I’ve been thinking about an alternative to corporate organizations. Walk with me.
A corporation is founded. It has a mission: to make money. Ultimately, this is always the mission of a corporation. The question is, “How?” The answer: by helping a customer.
The corporation tells the customer, ”I’ll provide you value, and in exchange, I’d like money of equal value.” But to do that, the corporation needs hands to do the work, so they hire employees.
The corporation says to the employees, “If you create and provide this value to the customer, I’ll give you some of the money they give me.”
The worker is beholden to the organization, and the organization is beholden to the customer. That puts an abstract entity, the thing that’s not a person, between two people. That’s a problem. Customers have to go through red tape to have their needs heard, so the business is less effective. Workers have a hard time connecting to customers, but helping customers is their passion, so workers burn out. Lastly, it’s not clear why the organization gets any money at all. It appears to be arbitrage, leveraging an imbalance in the system. We can do better.
What if the organization were hired by the workers? The worker, we have to assume, wants to help customers. Sometimes, working independently works out great. Sometimes, the paperwork and administrivia makes it difficult. That’s a problem, and you can hire someone to solve it.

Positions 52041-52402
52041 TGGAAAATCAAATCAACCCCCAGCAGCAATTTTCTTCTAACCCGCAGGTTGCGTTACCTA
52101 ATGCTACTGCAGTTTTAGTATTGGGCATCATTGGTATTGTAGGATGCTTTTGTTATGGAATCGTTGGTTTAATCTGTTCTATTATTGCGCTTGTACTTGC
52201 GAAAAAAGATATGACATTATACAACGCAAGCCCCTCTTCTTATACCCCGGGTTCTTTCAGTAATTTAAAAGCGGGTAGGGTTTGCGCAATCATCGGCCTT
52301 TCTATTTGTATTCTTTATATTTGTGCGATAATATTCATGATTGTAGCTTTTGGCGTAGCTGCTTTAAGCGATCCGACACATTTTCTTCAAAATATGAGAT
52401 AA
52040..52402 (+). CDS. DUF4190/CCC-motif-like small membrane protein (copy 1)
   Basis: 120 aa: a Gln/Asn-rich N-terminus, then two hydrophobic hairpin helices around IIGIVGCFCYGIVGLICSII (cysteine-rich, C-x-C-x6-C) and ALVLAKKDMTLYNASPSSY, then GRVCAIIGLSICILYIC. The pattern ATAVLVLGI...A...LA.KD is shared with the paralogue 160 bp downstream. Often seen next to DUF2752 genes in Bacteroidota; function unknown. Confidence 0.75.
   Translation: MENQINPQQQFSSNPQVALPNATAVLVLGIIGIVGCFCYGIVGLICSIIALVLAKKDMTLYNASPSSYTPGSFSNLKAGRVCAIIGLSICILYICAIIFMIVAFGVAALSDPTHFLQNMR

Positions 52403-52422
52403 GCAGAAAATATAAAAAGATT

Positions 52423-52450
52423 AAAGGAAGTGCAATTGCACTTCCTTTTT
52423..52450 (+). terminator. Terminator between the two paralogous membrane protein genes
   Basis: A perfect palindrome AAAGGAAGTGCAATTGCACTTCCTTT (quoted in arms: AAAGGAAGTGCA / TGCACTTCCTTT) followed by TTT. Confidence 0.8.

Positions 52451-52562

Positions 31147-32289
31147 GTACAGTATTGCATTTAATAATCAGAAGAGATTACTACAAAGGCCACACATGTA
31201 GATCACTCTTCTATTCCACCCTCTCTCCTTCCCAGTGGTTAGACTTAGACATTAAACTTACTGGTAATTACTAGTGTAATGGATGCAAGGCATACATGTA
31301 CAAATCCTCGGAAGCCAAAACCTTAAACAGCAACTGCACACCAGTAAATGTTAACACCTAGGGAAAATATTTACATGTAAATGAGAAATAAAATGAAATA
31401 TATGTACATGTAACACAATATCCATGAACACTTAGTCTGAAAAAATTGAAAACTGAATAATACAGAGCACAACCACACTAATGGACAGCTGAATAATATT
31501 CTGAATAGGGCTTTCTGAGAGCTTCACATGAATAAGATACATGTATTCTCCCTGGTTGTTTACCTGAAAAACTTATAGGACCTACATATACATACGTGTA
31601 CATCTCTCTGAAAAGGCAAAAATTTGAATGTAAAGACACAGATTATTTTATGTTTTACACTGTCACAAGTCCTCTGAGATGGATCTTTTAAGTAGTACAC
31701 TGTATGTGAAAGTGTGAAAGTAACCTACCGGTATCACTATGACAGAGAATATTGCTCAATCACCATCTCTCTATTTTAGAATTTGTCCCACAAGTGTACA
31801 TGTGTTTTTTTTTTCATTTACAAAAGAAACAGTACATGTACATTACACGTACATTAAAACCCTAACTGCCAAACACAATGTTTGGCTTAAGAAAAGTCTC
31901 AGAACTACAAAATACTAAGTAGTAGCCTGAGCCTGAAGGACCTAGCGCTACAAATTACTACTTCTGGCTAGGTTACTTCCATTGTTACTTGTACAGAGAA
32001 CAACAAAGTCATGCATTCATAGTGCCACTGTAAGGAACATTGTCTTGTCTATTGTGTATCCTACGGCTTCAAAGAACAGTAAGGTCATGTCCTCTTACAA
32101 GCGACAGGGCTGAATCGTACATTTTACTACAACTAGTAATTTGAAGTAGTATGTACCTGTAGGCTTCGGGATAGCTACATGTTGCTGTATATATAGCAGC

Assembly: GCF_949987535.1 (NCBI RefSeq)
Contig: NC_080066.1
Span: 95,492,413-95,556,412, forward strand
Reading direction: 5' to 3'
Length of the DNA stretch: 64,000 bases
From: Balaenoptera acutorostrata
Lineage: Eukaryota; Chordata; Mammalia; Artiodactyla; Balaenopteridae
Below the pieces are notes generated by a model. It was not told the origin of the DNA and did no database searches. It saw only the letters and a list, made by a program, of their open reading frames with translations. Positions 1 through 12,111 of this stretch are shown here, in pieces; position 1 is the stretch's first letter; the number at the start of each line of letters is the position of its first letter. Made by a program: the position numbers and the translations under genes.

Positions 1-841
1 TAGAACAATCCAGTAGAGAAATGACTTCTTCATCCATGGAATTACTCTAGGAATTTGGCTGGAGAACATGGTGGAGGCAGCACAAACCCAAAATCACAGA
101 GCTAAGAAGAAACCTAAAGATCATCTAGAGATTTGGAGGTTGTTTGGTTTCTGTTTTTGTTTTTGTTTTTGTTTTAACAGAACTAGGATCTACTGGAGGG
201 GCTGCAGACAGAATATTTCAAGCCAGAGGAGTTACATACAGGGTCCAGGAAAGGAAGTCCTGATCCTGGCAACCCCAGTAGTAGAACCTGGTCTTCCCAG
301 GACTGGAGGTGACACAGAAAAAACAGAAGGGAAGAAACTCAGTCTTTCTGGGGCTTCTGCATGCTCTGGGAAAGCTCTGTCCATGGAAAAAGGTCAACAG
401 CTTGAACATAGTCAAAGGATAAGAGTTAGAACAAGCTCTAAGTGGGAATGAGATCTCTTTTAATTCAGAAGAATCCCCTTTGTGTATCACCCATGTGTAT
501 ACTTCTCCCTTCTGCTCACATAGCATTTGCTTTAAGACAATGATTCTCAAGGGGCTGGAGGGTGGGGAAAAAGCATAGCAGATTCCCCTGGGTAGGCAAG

An organization appears and asks the worker, “Would you like me to take some of that burden off of you? I’ll provide the legal structure for your work, I’ll give you a place to work, and I’ll locate you with other people doing the same kind of work so you can all help each other. In return, I’ll charge you a fee for the value I’m providing.”
The organization is beholden to the worker, and the worker is beholden to the customer. This puts the humans, the worker and the customer, next to each other, where they can collaborate cooperatively. The organization, meanwhile, is charging a fee for a service, just like the worker. If the worker does better work, the worker can make more money. Only if the organization makes life easier for the worker can the organization make more money.
This is the coworking model, relabeled. People in coworking communities are independent workers who pay a membership fee to gain access to the features of the community and space. The coworking organization makes money by facilitating the work of its members.
This is also largely the Valve model and the GitHub model1. And it’s sort of the co-op model. But I’ve never heard it described in these terms, exactly.
Surely this already has a name. So what is it?